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Charlotte Amalie
Monday, December 4, 2023


Feb. 20, 2003 – Local telephone competition — to date no more than a possibility in the Virgin Islands — was not made any more unlikely by a 3-2 vote Thursday on a complex issue before the Federal Communications Commission in Washington, D.C.
FCC chair Michael Powell had wanted, in effect, to make it harder for competing systems to offer local phone service, but he was outvoted 3-2 by the full commission on the issue.
Powell and the so-called "Baby Bells" — regional phone companies created with the government-ordered breakup of the old AT&T monopoly in 1984 — had argued that the federal competition rules should be dropped altogether.
The majority trio on the commission decided that if there is to be any lessening of pressure on the existing phone companies to share their phone lines with would-be competitors, those decisions must come from the state and territorial public utility regulatory commissions.
The incumbent local carriers, however — notably the Baby Bells (which got their name from "Ma Bell," the nickname of The Bell Telephone System, a conglomerate of corporations headed by AT&T prior to the divestiture), but also other service providers such as Innovative Telephone locally — won a few concessions.
The principal issue before the FCC on Thursday was an attempt by Powell to roll back an FCC regulation adopted seven years ago, during the Clinton administration, requiring the Baby Bells to lease their existing lines to potential rival phone companies at discounted rates, avoiding the need for competitors to lay their own lines. In effect, the regulation allows new competitors to purchase services from the Baby Bells at wholesale rates to "resell" telecommunication services.
On the 3-2 vote, one of the Republican commission members voted with the two Democratic members to maintain the competition rule.
With huge sums of money at stake, technological issues galore, and federal and state/territorial agencies playing roles in the matter, the outcome cannot be described in black-and-white terms.
However, Wall Street regarded the decision as clearly bad news for the Baby Bells, with stock prices for SBC and Verizon, for example, falling between 6 and 10 percent Thursday after the decision was announced around lunch time. Innovative Telephone and its parent company, Innovative Communication Corp., are owned by Jeffrey Prosser, with no shares traded publicly, so there was no public measure of impact.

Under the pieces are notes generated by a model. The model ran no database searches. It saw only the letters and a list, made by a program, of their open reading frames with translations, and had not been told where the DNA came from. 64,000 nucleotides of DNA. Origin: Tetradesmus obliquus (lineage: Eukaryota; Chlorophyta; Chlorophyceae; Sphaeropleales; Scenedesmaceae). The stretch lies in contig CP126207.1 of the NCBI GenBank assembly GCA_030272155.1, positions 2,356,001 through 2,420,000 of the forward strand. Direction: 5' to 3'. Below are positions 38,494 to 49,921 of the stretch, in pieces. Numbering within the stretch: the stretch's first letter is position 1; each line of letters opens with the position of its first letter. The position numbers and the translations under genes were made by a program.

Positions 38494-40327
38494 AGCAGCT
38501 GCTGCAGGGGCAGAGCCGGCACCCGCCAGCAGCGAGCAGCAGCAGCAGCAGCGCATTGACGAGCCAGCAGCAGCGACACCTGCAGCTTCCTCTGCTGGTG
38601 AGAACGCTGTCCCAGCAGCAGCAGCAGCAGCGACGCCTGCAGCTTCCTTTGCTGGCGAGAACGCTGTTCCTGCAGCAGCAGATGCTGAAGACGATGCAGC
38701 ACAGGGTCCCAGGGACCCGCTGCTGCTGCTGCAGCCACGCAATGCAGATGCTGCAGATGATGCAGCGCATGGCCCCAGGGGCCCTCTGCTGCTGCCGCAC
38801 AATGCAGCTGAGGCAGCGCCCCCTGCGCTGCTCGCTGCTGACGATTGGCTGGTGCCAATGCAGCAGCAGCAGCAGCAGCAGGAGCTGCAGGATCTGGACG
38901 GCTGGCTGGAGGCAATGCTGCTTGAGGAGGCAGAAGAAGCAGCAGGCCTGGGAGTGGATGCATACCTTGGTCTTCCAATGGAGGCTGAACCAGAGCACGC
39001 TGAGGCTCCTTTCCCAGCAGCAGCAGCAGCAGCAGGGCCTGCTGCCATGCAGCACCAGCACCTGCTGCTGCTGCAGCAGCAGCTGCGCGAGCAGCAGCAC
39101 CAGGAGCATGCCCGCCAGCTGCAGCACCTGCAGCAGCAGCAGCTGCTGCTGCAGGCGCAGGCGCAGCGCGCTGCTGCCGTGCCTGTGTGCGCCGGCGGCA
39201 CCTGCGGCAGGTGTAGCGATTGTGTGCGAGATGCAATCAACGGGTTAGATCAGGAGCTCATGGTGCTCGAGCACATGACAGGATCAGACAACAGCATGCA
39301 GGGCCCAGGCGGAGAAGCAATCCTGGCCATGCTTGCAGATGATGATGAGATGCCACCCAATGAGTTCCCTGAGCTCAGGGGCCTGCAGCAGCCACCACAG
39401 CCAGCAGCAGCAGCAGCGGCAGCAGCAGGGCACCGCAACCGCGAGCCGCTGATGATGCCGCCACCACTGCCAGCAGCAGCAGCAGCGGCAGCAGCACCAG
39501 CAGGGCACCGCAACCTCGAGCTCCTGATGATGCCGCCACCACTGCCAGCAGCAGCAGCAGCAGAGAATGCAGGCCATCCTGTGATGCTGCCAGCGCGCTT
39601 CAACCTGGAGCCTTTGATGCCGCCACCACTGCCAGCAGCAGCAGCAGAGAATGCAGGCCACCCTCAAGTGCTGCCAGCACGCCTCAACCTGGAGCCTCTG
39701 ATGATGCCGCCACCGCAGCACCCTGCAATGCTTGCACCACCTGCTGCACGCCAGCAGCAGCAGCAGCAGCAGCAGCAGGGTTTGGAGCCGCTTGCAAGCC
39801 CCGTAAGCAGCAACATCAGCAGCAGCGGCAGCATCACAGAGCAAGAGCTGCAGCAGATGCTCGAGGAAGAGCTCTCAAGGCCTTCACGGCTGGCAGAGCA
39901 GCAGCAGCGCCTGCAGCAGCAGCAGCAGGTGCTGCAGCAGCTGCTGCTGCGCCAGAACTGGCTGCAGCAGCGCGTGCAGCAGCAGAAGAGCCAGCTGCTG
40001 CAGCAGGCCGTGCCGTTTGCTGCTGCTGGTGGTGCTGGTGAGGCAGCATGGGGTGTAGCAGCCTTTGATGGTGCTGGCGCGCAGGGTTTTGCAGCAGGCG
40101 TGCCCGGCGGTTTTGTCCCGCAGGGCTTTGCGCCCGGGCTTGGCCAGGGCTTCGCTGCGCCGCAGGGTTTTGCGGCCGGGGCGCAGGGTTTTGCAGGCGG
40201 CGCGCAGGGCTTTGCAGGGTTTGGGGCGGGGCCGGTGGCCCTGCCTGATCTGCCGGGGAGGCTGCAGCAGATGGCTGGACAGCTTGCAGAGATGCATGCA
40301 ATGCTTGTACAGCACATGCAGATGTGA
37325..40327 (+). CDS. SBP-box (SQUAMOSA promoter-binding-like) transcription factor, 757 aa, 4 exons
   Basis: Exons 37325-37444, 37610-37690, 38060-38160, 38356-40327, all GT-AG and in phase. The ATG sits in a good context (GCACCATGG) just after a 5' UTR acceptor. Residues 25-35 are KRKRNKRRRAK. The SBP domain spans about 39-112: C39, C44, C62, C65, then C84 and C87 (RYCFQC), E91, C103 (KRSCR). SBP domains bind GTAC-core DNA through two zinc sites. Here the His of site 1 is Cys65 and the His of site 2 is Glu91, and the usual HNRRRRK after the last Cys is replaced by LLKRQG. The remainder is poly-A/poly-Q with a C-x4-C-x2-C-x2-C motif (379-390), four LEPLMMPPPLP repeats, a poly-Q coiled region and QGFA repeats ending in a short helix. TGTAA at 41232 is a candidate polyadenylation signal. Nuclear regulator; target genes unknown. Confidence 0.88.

Another indication of the wide interest in the decision could be found on the Internet. The FCC, a technologically adept federal agency, broadcasts its public hearings on the Web. But on Thursday, the number of people wanting to use their computers to follow the hearings was so large that the FCC server was unable to handle everyone wanting to view the proceedings.
The internal politics of the situation revolved around two variables:
– First, the FCC, like some other federal commissions, must have at least some members from each major political party, so there are currently two Democrats and three Republicans.
– Second, one of the GOP members, Kevin Martin, allied himself with the two Democrats to block Powell’s de-regulatory moves. This led the FCC chair, for the first time in a dozen years, to issue a minority report.
In his dissenting opinion, Powell, the son of Secretary of State Colin Powell, termed Thursday's decision "a molten morass or regulatory activity" that would "prove too chaotic for an already fragile telecom sector."
In the Virgin Islands, the Public Services Commission rejected a bid two years ago by a company seeking access to Innovative Telephone lines to establish rival local telephone service. However, at its most recent meeting, the PSC agreed to revisit the possibility at the request of the company that has since acquired the one involved in the earlier bid.
In Thursday's action, in a mild concession to the Baby Bells and other existing phone systems, the FCC did vote to ease regulations on those carriers regarding the sharing of fiber-optic lines for broadband, the new telecommunications technology for moving electronic data around far more swiftly than was possible with copper wires.
The Baby Bells had complained in Washington-area television and print media advertising, among other places, that they would have no incentive to invest in fiber-optic technology if their competitors could share the benefits.
Debate has raged for years over the concept of fostering competition between outside companies with no physical systems of their own and the existing firms that have the local phone business and the physical infrastructure. On one side are consumer advocates and the potential rival phone companies; on the other are the incumbent carriers.
Thursday's FCC decisions amount to just one more skirmish in a huge, complex and ongoing conflict.

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